This topic discusses three options for loading data into SingleStore DB. SingleStore Managed Service supports options 2 and 3. To use option 3 with SingleStore Managed Service, use the admin endpoint.
This guide covers various ways of loading data into the system. We recommend trying option 1, and if that is not sufficient, trying option 2 then option 3.
- Option 1: Loading from a file
- Option 2: Streaming data using SingleStore Pipelines.
- Option 3: Loading from MySQL
Option 1: Loading Data stored in a file
SingleStore DB supports standard SQL loading constructs. For instance, after creating tbl_name, run:
LOAD DATA INFILE 'file_name.tsv' INTO TABLE tbl_name FIELDS TERMINATED BY '\t' LINES TERMINATED BY '\n'
Option 2: Streaming Data Using SingleStore Pipelines
Data can be streamed from a variety of sources directly to SingleStore using SingleStore Pipelines. Pipelines currently supports streaming data from the following sources:
- Amazon S3
- Azure Blob
- Google Cloud Service
- A Filesystem (not supported for SingleStore Managed Service)
You can set up and start running a SingleStore Pipeline using two simple commands:
CREATE PIPELINE my_pipline AS LOAD DATA...
The required arguments for
CREATE PIPELINE are specific to each source. For more information on getting started with the source of your choosing, please see the following Quickstart guides:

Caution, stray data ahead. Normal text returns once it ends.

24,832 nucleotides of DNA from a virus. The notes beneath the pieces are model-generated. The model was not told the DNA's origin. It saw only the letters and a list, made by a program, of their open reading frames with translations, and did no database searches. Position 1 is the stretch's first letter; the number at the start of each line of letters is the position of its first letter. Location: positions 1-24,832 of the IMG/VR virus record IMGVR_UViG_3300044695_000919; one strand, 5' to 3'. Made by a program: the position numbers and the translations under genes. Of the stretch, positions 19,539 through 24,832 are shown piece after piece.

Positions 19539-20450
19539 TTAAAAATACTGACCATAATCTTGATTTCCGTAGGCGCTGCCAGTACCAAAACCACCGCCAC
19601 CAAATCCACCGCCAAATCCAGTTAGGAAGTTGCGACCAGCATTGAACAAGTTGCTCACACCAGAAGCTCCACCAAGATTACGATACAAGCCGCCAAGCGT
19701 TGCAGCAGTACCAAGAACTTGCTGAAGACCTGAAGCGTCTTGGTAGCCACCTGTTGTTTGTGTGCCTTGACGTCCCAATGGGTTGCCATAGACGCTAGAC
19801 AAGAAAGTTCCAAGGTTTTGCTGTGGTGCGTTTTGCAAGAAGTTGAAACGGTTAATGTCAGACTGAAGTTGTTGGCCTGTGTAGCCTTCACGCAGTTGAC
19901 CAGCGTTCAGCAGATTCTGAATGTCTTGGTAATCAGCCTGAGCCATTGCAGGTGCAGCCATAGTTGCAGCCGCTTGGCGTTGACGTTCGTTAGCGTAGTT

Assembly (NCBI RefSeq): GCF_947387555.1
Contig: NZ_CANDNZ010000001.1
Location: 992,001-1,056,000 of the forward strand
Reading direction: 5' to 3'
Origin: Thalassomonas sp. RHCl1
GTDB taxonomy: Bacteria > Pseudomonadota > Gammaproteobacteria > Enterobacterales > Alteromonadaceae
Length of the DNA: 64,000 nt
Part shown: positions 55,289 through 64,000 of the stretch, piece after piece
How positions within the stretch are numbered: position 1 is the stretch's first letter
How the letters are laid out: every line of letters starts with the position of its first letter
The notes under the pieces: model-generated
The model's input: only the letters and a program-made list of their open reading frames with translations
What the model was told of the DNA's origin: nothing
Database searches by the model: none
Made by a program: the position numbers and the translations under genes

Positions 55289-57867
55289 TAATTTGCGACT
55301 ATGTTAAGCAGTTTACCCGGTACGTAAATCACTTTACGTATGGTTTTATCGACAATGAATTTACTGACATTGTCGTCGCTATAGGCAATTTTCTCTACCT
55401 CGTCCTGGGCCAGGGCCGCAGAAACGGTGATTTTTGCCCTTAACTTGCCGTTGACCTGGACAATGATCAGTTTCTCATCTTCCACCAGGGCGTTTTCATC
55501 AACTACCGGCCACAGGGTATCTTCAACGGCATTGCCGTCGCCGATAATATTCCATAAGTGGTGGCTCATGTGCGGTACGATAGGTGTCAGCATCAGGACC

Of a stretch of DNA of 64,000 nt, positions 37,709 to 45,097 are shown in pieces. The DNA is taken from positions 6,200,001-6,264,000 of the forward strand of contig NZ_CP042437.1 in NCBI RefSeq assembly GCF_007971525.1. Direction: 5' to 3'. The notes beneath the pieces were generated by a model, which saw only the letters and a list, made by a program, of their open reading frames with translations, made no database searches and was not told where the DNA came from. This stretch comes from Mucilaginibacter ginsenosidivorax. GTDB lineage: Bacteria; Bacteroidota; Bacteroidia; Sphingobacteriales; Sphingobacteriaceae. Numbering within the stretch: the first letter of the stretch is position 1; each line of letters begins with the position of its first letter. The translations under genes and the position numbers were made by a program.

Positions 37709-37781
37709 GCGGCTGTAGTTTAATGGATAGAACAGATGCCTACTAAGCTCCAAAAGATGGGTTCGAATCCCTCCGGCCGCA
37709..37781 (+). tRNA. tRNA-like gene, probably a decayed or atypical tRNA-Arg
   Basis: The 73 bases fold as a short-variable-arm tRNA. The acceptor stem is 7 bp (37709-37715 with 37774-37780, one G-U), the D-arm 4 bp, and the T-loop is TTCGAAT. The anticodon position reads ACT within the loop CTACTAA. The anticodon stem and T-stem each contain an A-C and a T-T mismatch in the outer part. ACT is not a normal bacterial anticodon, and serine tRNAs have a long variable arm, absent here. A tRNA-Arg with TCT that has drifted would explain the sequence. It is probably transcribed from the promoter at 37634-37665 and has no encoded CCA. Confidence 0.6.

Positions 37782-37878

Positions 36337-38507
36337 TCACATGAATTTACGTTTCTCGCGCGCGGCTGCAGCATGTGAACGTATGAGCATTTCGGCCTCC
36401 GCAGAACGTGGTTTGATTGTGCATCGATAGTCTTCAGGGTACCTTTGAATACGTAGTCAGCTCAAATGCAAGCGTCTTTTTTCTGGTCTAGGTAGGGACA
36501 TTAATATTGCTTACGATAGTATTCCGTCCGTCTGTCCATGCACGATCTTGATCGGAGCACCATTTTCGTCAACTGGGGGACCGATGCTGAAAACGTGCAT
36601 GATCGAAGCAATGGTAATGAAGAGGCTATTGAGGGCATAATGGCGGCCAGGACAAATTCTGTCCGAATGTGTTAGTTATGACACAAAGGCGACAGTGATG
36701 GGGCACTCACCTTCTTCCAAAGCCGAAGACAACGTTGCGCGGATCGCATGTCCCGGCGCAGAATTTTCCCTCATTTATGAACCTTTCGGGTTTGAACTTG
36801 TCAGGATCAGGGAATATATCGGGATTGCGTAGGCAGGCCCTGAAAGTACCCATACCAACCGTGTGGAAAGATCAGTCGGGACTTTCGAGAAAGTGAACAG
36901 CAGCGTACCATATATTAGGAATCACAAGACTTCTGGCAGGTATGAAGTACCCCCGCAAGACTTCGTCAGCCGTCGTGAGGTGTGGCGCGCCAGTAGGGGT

- Kafka Pipelines Quickstart
- S3 Pipelines Quickstart
- Azure Blob Pipelines Quickstart
- Google Cloud Service Quickstart
- Filesystem Pipelines Quickstart
Option 3: Loading from MySQL
The popular open source tool
mysqldump is a straightforward way to load data from MySQL into SingleStore DB. For example, log into a machine running a MySQL database (named
foo in the following examples), and issue the following commands:
$ mysqldump -h 127.0.0.1 -u root --databases foo > foodump.sql
You can also dump specific tables by using the
$ mysqldump -h 127.0.0.1 -u root --databases foo --tables tbl_name > foodump.sql
Since SingleStore DB is a distributed database, you need to tell SingleStore DB how to shard the data across the cluster. If all your tables have primary keys, SingleStore DB will automatically use the primary keys to shard them, so you can skip this next step. Otherwise, you need to open up foodump.sql in your favorite editor and either add shard keys or declare the tables as reference tables (for more details, see How to Port Your Applications to SingleStore DB.
For instance, suppose foodump.sql contains
CREATE TABLE users ( id bigint(20) NOT NULL, username varchar(11) DEFAULT NULL, address varchar(10) );
To shard this table on the
id column, use the following statement:
CREATE TABLE users ( id bigint(20) NOT NULL, username varchar(11) DEFAULT NULL, address varchar(10), SHARD KEY(id) );
For more information on choosing a shard key, see Primary Key as the Shard Key. Once all your tables have either shard key or primary key declarations, you can run the following on the master aggregator:
mysql -h 127.0.0.1 -u root < foodump.sql
All tables and data from users will now be loaded into SingleStore DB.